Sampha strolled out on stage Saturday Night at the Swedish American Hall, following a moving and instrumental set by cellist and singer, Kelsey Lu. His hair was piled up atop his head in an intricate pattern. His round, open face wore a shy expression and an unabashed eagerness that was incredibly difficult to hide.
Easily, the U.K. producer greeted the San Francisco crowd, clad in various costumes to celebrate the one weekend of the year where they could be someone else for a night. The artist, who’s just recently begun gaining insane traction, proved his ability to collaborate with a versatile spectrum of artists, as the soft, intimate instrumentalist Kelsey Lu perched beside him on stage. The two swam in a sea of a dim blue ambiance, as their faces were illuminated by a red spotlight.
Intimately pushing away at the piano, Sampha sung emotionally to accompany his melodies. Often, the singer and producer took liberties with his rhythm, indulging in a fair amount of rubato as he extended tempo on the ends of his phrases. When the artist played his popular single “Too Much”, practically the entire audience could be heard singing along. Everyone, costumed or otherwise, danced and swayed alongside one another in the tiny venue, shoulders brushing each other and smiles permeating the room.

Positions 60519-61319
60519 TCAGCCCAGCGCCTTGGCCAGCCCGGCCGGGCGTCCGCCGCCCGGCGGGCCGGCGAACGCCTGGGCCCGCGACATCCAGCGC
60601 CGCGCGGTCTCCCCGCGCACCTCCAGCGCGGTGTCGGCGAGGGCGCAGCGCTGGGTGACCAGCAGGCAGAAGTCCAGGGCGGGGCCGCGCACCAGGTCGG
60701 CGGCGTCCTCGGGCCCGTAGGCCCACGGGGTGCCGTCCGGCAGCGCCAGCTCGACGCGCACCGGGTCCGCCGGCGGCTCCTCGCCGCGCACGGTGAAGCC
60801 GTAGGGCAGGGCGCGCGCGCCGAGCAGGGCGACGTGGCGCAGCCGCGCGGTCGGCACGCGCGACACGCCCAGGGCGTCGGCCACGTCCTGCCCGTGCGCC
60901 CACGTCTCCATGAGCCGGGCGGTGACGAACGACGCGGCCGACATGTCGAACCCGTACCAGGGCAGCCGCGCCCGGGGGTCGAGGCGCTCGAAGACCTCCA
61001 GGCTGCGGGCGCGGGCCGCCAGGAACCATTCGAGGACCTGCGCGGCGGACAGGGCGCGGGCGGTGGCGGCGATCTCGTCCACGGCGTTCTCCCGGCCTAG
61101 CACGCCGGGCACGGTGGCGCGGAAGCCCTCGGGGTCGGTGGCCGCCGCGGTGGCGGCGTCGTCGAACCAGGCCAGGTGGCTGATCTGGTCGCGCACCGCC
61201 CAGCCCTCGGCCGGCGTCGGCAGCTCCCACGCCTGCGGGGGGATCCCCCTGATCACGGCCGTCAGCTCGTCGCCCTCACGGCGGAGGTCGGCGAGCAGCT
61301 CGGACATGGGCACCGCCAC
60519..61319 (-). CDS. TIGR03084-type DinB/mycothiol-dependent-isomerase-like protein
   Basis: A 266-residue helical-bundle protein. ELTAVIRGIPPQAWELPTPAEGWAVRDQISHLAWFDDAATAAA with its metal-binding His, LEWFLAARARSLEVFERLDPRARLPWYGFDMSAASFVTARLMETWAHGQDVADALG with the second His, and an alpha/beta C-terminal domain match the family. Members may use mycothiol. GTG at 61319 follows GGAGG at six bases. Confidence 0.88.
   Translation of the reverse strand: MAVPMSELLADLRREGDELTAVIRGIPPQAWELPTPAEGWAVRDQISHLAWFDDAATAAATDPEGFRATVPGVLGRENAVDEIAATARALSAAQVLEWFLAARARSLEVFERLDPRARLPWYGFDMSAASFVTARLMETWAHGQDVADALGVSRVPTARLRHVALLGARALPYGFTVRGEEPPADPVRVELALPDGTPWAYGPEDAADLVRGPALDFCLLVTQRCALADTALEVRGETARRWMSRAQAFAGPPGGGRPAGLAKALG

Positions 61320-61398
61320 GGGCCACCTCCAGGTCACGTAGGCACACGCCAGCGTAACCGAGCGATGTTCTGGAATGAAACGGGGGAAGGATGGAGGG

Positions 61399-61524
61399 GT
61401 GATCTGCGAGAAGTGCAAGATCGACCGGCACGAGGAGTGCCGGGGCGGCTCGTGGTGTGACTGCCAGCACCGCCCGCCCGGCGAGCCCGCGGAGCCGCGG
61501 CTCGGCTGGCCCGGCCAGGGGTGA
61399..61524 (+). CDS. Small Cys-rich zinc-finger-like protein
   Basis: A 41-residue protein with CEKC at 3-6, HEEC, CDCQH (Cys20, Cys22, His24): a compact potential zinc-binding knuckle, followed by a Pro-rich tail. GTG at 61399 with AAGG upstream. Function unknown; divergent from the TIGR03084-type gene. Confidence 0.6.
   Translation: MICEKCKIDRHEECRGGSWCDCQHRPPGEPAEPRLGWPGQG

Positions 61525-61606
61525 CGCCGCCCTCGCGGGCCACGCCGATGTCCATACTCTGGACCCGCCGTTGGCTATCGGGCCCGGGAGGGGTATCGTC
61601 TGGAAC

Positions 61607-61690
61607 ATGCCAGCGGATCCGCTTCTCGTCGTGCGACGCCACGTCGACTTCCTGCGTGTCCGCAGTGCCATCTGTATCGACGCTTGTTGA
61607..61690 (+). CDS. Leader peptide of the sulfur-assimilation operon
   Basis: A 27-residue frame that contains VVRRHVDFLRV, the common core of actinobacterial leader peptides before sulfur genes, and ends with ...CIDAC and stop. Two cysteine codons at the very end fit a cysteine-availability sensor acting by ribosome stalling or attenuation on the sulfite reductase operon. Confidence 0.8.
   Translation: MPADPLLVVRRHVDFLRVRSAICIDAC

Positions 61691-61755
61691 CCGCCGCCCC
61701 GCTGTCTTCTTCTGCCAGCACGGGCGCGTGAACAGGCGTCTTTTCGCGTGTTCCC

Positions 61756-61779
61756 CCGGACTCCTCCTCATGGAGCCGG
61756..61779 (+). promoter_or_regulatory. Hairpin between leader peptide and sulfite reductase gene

The artist, whose most recent work has appeared on Solange’s “Don’t Touch My Hair” and Kanye West’s “Saint Pablo”, has developed quite a reputation for his ability to effortlessly create a soundscape in which listeners — and concert attendees alike — feel immersed in his honest, gorgeously moving work.
Throughout his set, Sampha made sure to provide the same amount of genuine authenticity in his work. On audience favorites, he made sure to lead into the song with adequate build up, letting a repeating synth and the light, shaking drums fill the room for a long moment before layer his vocals above the background.
“How you guys feelin’? Good?” He asked in a brief moment of speech.
“Thanks to you!” an audience member cried out. Sampha let a brilliant smile break across his face.
“Thanks to you,” he insisted, to the pleased yells of the audience’s approval.
Playing some of his collaboration tracks with SBTRKT, such as “Something Goes Right”, he got even the calmest audience members dancing by the end of the night. Near the end of his set, Sampha managed to get the attendees — whom he deemed a “beautiful crowd” — hyped for this track “Blood On Me”, before closing with audience favorite “Without”.
Sampha returned for a brief encore at a live grand piano to play “Indecision” before taking off as ephemerally as he came, in the magic of the festive Halloween night.
Written by Eda Yu